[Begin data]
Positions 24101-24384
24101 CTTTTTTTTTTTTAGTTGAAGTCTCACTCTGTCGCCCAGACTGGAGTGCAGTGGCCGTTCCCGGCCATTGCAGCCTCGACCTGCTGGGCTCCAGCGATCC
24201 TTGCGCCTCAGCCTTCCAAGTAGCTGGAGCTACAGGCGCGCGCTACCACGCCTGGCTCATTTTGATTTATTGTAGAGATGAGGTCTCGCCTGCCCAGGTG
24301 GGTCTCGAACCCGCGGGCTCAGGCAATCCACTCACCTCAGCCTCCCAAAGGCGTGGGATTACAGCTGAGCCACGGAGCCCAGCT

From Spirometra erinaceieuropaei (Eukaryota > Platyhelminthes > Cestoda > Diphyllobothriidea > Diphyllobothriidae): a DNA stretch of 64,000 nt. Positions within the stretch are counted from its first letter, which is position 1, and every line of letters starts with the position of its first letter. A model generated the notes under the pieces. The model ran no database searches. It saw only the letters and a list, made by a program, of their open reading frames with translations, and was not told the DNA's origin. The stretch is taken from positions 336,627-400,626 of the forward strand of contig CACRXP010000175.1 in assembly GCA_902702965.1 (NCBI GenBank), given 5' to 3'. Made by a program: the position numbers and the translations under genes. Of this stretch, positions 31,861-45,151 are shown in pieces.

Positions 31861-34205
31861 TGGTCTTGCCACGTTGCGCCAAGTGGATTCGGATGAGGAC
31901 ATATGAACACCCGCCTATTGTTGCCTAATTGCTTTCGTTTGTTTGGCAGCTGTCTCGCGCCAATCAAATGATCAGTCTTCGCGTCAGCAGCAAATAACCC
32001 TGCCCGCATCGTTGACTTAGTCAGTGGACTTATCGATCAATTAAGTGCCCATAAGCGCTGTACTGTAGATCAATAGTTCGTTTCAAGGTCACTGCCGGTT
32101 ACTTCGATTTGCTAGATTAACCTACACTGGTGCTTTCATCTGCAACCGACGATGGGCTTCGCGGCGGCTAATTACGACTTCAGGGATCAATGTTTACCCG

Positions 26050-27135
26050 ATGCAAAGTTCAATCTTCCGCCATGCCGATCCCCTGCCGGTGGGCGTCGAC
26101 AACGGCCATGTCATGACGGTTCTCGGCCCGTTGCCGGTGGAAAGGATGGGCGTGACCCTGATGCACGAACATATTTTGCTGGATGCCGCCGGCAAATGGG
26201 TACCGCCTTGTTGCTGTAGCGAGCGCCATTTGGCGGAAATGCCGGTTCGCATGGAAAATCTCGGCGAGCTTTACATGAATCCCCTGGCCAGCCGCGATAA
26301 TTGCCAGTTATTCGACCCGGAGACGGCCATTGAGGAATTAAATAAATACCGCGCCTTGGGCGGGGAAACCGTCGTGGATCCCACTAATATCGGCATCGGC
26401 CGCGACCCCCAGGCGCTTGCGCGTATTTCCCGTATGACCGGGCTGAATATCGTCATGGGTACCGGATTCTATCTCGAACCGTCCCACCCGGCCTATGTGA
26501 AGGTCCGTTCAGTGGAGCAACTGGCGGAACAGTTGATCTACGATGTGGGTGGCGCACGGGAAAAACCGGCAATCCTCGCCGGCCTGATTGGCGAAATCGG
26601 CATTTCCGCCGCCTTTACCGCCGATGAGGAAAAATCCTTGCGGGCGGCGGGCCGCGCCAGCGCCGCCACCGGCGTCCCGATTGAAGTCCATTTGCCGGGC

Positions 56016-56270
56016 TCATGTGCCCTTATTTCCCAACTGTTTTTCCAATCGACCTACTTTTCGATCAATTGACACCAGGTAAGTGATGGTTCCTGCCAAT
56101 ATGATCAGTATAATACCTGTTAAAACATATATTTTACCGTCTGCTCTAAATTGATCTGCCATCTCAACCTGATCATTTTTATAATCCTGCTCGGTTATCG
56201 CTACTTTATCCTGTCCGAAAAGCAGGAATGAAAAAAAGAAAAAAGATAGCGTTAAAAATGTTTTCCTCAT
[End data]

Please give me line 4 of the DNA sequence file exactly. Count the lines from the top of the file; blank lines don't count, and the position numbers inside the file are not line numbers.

24301 GGTCTCGAACCCGCGGGCTCAGGCAATCCACTCACCTCAGCCTCCCAAAGGCGTGGGATTACAGCTGAGCCACGGAGCCCAGCT